Everyone has probably heard the term ‘an addictive personality’, referring to those of us who are more likely to develop an addiction. It wasn’t something I’d thought much about, almost a throw away comment but then I began to think about it more. For some of us, one thing, whether it’s a drink, a lottery ticket or a bit of chocolate, can be enough. For others, (like me), one of something is seldom enough.
I knew a long time ago, and others have noticed, that when I like something I tend to through myself into it wholeheartedly. Like drinking; I gave that my full attention and I got really good at it. Now I don’t do it at all. There have been other things too, but probably the main one that stands out over recent years is running. I started as a hobby, to try to calm my mind, to help me relax, and hopefully lose some baby weight. Instead, I started a competition with myself. It had to be further and further and faster and faster. On the days I had as rest days, which you are supposed to have, even as an elite athlete, I used to worry that I was being lazy. I would think that in those few hours that I didn’t run, that my fitness and speed were ebbing away. It was just another thing for me to worry about and I hated it.
I started to run for fun, I never anticipated doing anything more than enjoy it for myself, but less than a year after I started running I had done four half marathons. I just kept throwing challenge after challenge at myself. Once 5k was an achievement, then 10k, then a half marathon. I was up to 20 miles and hoping for a full marathon when Covid stopped me in my tracks.
Some habits aren’t so bad and I think in hindsight being obsessed with running is a lot better than being obsessed with wine, but I find it interesting how certain people get grabbed by that insatiable need for something when others can take it or leave it.
It’s thought that genes might have something to do with your personality. Studies that followed some children, focussing on those from addicted families who were adopted by those without addictions found that genes are responsible for about 50% of the chance of you becoming addicted. Other factors are also in play here though, for example friendship groups, education and the environment you grow up and live in, all contribute to the way you become.
Interestingly, it is also thought that those who experience anxiety and depression can be at a higher risk of experiencing an addictive personality. It is thought that those suffering from this type of personality can be very sensitive to emotional stress and struggle with certain situations, even if those situations don’t seem challenging to others. It is also suggested that those with an addictive personality jump from one addiction to another. I can see how this might happen, at least in my case, and to be honest, it is something I am aware of, although as we all know, addictions can creep up, seemingly out of nowhere.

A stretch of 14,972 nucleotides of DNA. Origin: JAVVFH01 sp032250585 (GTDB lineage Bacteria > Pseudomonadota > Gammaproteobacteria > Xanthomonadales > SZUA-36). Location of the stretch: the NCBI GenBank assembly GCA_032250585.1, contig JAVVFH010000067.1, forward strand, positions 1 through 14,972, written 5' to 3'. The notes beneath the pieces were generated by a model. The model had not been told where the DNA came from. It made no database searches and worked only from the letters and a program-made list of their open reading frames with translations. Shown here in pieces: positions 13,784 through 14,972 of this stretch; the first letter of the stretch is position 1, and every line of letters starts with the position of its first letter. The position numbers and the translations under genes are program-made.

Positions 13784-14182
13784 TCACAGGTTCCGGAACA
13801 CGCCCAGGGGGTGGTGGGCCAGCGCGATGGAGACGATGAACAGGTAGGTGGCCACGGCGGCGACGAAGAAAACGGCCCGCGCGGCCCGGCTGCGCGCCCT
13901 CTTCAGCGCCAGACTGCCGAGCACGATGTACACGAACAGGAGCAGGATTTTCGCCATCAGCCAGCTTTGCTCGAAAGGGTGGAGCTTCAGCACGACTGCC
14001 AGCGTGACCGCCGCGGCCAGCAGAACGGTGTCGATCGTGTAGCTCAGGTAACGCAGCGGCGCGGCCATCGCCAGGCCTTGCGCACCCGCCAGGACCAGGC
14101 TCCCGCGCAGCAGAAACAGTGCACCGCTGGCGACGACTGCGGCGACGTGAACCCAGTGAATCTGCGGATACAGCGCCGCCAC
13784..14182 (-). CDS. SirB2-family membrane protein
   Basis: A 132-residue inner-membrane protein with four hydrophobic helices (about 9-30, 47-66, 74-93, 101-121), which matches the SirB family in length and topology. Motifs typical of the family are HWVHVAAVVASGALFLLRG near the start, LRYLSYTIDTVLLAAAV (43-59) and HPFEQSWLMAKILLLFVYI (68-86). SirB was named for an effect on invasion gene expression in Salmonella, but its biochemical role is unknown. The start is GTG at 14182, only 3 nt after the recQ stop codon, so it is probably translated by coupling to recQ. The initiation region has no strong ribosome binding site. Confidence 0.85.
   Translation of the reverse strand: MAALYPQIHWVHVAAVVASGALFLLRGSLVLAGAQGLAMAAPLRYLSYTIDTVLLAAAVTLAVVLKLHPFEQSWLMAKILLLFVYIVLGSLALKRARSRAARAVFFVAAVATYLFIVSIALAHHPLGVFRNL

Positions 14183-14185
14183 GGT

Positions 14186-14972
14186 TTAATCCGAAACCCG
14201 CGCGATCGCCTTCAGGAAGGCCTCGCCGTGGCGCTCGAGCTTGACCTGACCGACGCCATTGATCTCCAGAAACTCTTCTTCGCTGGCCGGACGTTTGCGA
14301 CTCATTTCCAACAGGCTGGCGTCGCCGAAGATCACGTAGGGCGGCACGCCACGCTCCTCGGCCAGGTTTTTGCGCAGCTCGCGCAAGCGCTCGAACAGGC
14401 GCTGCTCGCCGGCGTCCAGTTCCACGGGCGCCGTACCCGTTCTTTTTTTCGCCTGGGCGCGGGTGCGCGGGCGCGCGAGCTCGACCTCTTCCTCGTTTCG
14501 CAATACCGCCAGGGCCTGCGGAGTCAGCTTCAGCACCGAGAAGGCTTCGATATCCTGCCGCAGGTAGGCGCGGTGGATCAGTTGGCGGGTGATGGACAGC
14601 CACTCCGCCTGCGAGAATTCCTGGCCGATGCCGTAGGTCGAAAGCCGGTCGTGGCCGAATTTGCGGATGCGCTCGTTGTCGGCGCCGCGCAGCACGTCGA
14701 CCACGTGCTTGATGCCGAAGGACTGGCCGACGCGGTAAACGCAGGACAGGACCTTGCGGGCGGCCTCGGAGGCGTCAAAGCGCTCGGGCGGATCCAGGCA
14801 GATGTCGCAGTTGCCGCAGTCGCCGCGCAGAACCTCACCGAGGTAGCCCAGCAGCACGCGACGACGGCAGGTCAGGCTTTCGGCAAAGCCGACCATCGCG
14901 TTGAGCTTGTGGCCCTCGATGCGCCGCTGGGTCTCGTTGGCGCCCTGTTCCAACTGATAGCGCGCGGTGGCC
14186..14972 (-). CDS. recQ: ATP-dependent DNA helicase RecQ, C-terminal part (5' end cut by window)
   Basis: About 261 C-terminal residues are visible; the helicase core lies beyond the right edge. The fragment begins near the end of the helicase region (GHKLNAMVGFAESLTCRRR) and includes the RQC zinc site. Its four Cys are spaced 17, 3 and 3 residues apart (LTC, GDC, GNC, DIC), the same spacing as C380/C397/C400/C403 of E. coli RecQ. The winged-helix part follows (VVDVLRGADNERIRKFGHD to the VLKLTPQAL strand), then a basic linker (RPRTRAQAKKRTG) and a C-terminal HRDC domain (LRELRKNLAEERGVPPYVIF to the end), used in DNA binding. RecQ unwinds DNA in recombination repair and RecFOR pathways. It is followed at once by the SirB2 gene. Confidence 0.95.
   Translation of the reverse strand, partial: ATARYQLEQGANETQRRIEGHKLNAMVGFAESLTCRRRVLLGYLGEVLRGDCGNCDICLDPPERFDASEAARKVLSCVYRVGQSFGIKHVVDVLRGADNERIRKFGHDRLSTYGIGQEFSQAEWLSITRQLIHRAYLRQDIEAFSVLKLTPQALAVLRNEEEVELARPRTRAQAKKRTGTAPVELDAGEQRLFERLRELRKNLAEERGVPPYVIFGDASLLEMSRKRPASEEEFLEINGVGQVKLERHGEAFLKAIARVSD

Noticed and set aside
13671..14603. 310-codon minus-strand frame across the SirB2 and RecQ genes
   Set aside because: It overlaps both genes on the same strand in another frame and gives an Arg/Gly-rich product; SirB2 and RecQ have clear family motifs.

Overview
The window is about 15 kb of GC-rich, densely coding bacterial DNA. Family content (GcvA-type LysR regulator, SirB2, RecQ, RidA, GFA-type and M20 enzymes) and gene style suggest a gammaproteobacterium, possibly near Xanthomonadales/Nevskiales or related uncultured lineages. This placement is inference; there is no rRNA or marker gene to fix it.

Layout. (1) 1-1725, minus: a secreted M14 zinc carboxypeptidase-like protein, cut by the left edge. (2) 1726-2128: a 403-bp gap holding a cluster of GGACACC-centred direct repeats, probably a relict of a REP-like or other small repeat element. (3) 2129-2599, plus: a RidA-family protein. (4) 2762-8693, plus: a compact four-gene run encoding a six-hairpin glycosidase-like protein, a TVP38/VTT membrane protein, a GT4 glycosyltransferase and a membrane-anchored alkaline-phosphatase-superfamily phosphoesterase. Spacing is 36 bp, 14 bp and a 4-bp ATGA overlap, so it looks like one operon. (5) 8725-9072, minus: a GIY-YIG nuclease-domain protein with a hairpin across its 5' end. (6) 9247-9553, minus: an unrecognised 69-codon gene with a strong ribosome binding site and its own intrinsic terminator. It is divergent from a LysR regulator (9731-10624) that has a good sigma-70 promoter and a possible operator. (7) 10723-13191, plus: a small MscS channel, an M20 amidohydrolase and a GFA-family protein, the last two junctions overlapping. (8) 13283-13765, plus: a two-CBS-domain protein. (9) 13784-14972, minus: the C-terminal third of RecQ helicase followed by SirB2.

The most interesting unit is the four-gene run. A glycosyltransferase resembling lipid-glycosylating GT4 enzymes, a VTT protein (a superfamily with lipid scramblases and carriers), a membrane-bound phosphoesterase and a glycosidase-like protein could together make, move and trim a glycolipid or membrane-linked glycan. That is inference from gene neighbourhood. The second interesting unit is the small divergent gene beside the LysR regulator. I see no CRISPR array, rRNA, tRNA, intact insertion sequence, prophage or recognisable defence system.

I suppose it’s just something to be aware of really isn’t it? I assume these things have been affecting others for years, it’s just now we’re more able to be vocal about it, to talk to others and share our experiences. I know from the way I worry and how anxious I get, that it is easy to fall into the trap of setting up coping strategies to help me through. I also know that when I can’t employ these coping strategies for some reason, things get worse. I feel worse. So while it may be important to learn ways of coping and dealing with stress or difficult situations, we should be aware that we aren’t creating other habits that we come to rely on instead of our original habits.
I think like a lot of things, being aware, and not hiding from our problems helps here. We need to catch our problems before they become too big, whatever they are, and sometimes that means dealing with them head on, even when it’s scary to do so.
But, as always, whatever you’re doing, just remember to be kind to yourself. We’re all doing the best we can.
Thanks for reading,